English verbs always agree with their subjects in number (singular or plural) and in person (first, second, third). Verbs can be comprised of many individual verb words, including main verbs and auxiliary verbs (modals, helping verbs, etc).
1. Pay attention to the Simple Present Tense.
Add -s or -es on the main verb or helping verb if the subject is a singular noun or he/she/it.
She tries hard to pass this class.
Janice does not work as hard.
Indefinite pronouns are considered singular such as one, anybody, anyone, somebody, everybody, everyone, anything, everything, someone, something, neither, nothing, no one, each, every, none.
No one wants to see the movie adaptation of that book.
Neither of us sings very well.
Modal auxiliaries do not follow this rule because they never take -s or -es endings.
He should study harder.
Joe might not have the time to finish his homework if he does not stop playing games.
2. Make the verb agree with its subject, not just the closest noun.
Nouns can function as either subjects or objects, but not both. Look for the subject noun, and avoid the objects of the preposition.
The cup at the top of the boxes is attractive.
High levels of pollution in the city are responsible for the flu epidemic.
3. Most subjects joined by “and” are plural.
This is known as a compound subject. Do not confuse these with compound sentences.
Jack’s help and friendship are the source of my strength.
Reading and writing are two of my favorite subjects.
When the parts of the subject form a unit, or when they refer to the same thing/person, the verb should remain singular.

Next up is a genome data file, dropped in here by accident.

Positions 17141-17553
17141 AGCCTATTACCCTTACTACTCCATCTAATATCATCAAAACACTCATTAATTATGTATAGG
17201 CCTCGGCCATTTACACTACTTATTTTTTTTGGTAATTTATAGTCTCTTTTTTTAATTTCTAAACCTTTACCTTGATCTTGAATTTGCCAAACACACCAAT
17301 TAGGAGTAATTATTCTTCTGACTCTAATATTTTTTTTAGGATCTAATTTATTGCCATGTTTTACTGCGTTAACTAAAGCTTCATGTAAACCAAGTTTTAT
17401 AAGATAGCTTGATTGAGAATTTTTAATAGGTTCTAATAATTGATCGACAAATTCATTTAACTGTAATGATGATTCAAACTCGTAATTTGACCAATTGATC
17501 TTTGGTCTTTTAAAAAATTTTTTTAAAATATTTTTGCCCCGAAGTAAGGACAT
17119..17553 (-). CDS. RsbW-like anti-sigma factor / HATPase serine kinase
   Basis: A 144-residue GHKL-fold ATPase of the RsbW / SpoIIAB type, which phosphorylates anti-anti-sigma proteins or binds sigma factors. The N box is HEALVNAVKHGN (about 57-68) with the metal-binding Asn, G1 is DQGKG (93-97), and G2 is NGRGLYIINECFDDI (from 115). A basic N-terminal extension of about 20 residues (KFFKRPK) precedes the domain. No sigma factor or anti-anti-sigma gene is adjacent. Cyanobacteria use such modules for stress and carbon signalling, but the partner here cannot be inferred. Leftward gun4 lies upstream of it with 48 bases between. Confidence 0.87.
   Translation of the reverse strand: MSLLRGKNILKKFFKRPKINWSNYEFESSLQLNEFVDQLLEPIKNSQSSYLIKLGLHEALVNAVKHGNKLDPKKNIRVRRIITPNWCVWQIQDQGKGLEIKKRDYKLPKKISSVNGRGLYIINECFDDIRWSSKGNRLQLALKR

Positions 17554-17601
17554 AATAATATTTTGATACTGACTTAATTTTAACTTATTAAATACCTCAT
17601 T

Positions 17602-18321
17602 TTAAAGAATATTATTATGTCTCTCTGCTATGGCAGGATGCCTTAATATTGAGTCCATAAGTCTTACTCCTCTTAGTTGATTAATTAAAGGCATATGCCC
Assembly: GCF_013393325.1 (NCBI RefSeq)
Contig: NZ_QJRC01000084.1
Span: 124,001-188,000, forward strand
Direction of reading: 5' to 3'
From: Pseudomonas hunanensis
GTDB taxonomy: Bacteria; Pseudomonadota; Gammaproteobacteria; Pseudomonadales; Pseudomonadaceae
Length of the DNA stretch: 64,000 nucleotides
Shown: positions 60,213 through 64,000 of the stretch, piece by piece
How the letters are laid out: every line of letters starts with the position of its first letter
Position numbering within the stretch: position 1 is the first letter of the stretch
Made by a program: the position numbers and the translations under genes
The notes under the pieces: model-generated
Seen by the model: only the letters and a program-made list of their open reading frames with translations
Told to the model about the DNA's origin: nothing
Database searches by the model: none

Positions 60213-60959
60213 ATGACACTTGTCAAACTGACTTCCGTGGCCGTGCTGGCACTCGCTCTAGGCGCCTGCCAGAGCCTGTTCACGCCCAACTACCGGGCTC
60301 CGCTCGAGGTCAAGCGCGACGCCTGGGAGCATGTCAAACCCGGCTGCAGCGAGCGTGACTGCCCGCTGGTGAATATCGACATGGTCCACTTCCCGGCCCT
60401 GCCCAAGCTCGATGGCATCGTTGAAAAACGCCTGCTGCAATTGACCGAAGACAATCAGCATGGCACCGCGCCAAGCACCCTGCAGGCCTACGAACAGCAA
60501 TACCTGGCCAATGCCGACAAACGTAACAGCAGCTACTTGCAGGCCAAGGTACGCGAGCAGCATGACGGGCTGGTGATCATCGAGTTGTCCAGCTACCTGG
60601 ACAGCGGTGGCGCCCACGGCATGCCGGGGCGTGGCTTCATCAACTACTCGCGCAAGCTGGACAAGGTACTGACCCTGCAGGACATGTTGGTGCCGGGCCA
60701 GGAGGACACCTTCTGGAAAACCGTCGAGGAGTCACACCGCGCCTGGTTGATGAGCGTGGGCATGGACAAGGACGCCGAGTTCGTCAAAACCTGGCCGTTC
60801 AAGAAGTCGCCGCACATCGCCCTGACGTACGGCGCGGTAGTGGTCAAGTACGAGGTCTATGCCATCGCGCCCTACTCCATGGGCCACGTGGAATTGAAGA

John’s friend and mentor was invited to the party but didn’t show up.
Joseph’s wife and best friend is finally getting her PhD.
4. Do use the closest noun when those subject nouns are joined with “or/nor” and “either/neither.”
Despite the fact that the two nouns appear to be joined, the meaning implies only one subject.
A driver’s license or two photos are required.
Two photos or a driver’s license is required.
5. Collective nouns are singular unless the meaning is clearly plural.
They emphasize the noun as a single unit.
The jury is deliberating.
The entire family is gathered to celebrate Grandpa’s birthday.
Occasionally, if you want to draw attention to individual members of the group, collective nouns may be treated as plural.
The family are fighting over who will inherit the antiques.
The audience laugh uproariously as the comedian.
6. The Number/A Number
“The number” is treated as singular; “a number” is treated as plural.
The number of drunk drivers is slowly declining.
A number of college freshman are taking ENGL 101.
7. The verb agrees with its subject, not with a subject complement.
Pay attention to which noun is the clause’s main subject.
A major force in today’s society is women.
The primary supporters of the labor movement are adjunct faculty.
- Susan and Miriam, who is/are students in Chemistry 101, do/does not wear glasses.
- During the soccer match, the boys on the far left-hand corner of the bench was/were shouting.
- Either Tim or James is/are going to win the golf tournament.
- Better communication between faculty and staff is/are required to increase student success.
- Whole grains such as those used to make brown bread is/are healthier to eat.
- When applying for a senior job, an employment record of ten years is/are impressive.
- Faculty and staff is/are up-in-arms about the new university regulations.
- The huge number of new students has/have made the library more crowded.
- At the monthly meeting, dinner is given to student assistants who send/sends in their orders.
- Mathematics has/have always been a problem for me.
Kayla | 2016
This work is licensed under the Creative Commons Attribution-NonCommercial-ShareAlike 4.0 International License. To view a copy of this license, visit http://creativecommons.org/licenses/by-nc-sa/4.0/.